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To give you an idea of the lifestyle of people on our staff, we decided about 4:30 p.m. on Wednesday afternoon to send a producer to Idaho (search) to help cover that terrible triple murder and two missing children.

Getting to Idaho is not simple if you live on the East Coast. By 6:15 p.m., one producer was in his seat, buckled and on the runway out of the Washington, D.C., airport. There were few flight options and time was of the essence. Since he had a bag already packed — you never know when and where you are going so being ready is key in this business — he made the flight. We did not hear from him from the airport so I suspect it was "close." Making this flight was not easy, since it meant finding the flight, booking a seat, paying for it and then getting to the airport during rush hour. Complicating matters here in Washington is that you have to cross the Potomac and the bridges are "hell" during rush hour. They are your proverbial "parking lot." As an aside, this is not an easy business if you have children — which the producer does not. It is also not an easy business if you can't sleep on planes.

Thursday night, Mark Cuban (search), owner of the Dallas Mavericks, is on the show. He produced a documentary about the Enron Corporation that is now out in theatres. The documentary could easily have been entitled "Greed." The movie will not bore you or leave you unmoved and neither will Mark. He is a bit of a Maverick himself.

E-mail No. 1 — This next e-mail is about the two children missing in Idaho:

How did investigators NOT KNOW there were two missing children until talking w/ next of kin? Didn't they notice any items like clothing, shoes, books, toys, photos unrelated to the older murdered child whose body was found? There's a world of difference in the items worn and used by 13-year-olds and 8 and 9-year-olds. Didn't the number of beds and bedrooms tell them something? I used to clean houses and I could easily tell how many kids lived in the home, and their approximate ages, just by observing the visible items in and around the house.

E-mail No. 2

Re: the Idaho case which was discussed on your Wednesday show: I think I recall your guest mentioning that the family had a dog, and that it would be good to know whether or not the dog would have known the assailant.
Too bad pets can't testify. No doubt Nicole Simpson's Akita and Laci Peterson's old dog know who killed their mistresses.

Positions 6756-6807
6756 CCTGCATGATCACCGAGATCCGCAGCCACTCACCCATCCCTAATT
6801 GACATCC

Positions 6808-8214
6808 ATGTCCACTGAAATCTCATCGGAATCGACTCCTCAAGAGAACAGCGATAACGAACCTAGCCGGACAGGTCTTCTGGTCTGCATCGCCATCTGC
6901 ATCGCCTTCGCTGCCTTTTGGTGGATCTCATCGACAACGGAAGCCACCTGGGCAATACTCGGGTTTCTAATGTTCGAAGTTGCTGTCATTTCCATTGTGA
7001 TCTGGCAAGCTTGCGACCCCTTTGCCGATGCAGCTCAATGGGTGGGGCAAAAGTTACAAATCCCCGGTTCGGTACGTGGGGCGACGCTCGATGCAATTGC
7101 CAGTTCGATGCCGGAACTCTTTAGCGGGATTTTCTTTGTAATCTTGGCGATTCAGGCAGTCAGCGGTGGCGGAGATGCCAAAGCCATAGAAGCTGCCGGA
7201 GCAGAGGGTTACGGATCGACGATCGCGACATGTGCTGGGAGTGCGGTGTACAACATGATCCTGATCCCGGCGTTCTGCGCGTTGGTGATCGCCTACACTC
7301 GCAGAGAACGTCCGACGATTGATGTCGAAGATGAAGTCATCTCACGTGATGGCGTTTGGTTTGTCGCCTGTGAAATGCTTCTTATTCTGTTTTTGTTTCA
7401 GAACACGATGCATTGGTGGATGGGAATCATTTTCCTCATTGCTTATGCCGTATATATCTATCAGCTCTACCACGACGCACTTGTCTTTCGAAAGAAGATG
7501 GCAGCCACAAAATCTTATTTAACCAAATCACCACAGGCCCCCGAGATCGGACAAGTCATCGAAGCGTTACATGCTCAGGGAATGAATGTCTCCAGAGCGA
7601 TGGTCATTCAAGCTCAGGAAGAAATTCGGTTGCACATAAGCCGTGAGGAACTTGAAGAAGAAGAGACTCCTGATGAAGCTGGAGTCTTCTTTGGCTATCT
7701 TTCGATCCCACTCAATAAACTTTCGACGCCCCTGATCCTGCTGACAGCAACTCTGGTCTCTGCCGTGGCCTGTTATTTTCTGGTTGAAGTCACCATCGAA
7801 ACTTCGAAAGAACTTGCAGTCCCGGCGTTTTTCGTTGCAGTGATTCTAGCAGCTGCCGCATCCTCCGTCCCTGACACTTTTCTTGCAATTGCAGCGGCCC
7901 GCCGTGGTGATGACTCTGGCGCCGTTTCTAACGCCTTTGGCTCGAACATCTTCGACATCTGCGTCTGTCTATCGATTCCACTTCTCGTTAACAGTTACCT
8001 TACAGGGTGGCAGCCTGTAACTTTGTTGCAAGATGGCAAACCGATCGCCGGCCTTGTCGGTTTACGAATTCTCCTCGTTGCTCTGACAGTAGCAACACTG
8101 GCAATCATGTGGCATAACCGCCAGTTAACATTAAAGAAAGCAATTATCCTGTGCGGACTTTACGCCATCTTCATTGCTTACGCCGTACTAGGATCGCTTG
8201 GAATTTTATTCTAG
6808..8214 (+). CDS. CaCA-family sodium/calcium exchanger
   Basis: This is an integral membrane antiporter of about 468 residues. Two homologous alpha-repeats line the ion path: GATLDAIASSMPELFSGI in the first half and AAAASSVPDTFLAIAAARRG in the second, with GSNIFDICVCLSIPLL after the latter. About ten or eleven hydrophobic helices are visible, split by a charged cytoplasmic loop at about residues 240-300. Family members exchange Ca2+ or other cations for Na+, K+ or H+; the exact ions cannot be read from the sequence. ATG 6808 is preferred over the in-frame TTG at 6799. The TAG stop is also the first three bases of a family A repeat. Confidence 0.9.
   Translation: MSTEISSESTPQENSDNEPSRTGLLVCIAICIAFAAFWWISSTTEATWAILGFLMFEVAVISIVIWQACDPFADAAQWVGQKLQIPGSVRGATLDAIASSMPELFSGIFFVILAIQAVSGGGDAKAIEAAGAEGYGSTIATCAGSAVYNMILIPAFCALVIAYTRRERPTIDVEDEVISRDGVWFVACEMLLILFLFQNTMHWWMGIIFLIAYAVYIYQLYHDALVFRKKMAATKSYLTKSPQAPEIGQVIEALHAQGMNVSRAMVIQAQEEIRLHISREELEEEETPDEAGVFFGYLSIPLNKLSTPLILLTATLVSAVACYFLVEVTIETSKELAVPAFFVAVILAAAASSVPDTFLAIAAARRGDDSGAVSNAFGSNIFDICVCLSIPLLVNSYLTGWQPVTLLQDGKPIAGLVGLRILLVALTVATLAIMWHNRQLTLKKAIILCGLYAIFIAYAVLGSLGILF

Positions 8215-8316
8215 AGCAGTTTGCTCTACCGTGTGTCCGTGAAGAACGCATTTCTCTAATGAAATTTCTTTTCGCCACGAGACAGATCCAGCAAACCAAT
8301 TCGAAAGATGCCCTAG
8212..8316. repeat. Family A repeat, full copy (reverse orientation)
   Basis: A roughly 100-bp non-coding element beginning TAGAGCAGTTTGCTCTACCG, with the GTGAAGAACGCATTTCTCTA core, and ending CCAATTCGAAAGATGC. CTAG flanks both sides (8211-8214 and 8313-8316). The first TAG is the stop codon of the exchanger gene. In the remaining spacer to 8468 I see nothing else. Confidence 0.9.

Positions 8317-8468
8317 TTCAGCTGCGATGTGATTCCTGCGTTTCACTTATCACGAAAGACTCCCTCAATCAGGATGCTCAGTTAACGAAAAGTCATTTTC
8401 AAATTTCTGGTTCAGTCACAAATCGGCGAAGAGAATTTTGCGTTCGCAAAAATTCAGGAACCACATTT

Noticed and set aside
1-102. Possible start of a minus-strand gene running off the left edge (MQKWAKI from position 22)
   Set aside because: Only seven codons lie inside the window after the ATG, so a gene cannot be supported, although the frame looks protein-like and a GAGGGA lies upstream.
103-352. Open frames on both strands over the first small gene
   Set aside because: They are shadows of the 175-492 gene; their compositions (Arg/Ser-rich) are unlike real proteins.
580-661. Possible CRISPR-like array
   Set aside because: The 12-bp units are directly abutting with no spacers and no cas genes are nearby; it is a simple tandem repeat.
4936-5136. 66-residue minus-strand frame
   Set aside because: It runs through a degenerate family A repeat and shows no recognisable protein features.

Rosemary T.
Ravena, NY

E-mail No. 3

Dear Greta;
I really enjoy your shows and watch them often but one thing bothers me that I find to be very hypocritical. On reporting about Michael Jackson all most all your guests say that they do not want to convict him because that is up to the jury but in the Scott Peterson's case everyone convicted him and I seldom heard that it was up to the jury. I too thought he was guilty but I wanted to keep an open mind.
Why is this so in the Jackson's case? Because he is a celebrity and Scott Peterson wasn't.
Betty Romm
Caliente, CA

E-mail No. 4

I can't figure out why Greta uses a disgraced ex-police officer on her show. Surely there is at least one intelligent, well-spoken ex-policeman/homicide detective somewhere in the United States of America who did not "take the 5th" in a criminal trial, that might be available instead? Every time Mark "I take the 5th" Fuhrman is on your show, I turn your show off. Does Mark "Fabrication of Evidence" Fuhrman pay FOX News to have his mug on her show?)
Sincerely,
Dale Johnson

ANSWER: Dale, I understand your e-mail, but please think about this: I believe in rehabilitation and I think it is important for the person who does wrong that we do.

For years I did criminal defense work. I represented hundreds — maybe thousands — of people who had done wrong. My clients were men, women, poor, rich, middle class, adult, juvenile, African American, White, Hispanic, etc. In short, I represented virtually all types of people and all types of people — including very good ones — can stray and do wrong. They can also pay the penalty and become very good citizens. One mistake does not necessarily define the individual for eternity. A mistake often provides the opportunity to learn and get to be a better citizen.

After my clients completed their prison time or probation or parole, I believed they had paid back society and needed to be forgiven. It was important to them and for the rest of us. Giving someone an opportunity to redeem himself is important. I don't think we should harbor grudges if the person has completed what we ask of them. If we did, we would have grudges against everyone forever. I also want people to become productive after prison, etc., so that there is less risk that the crime will be repeated. That makes for a much better and safer society.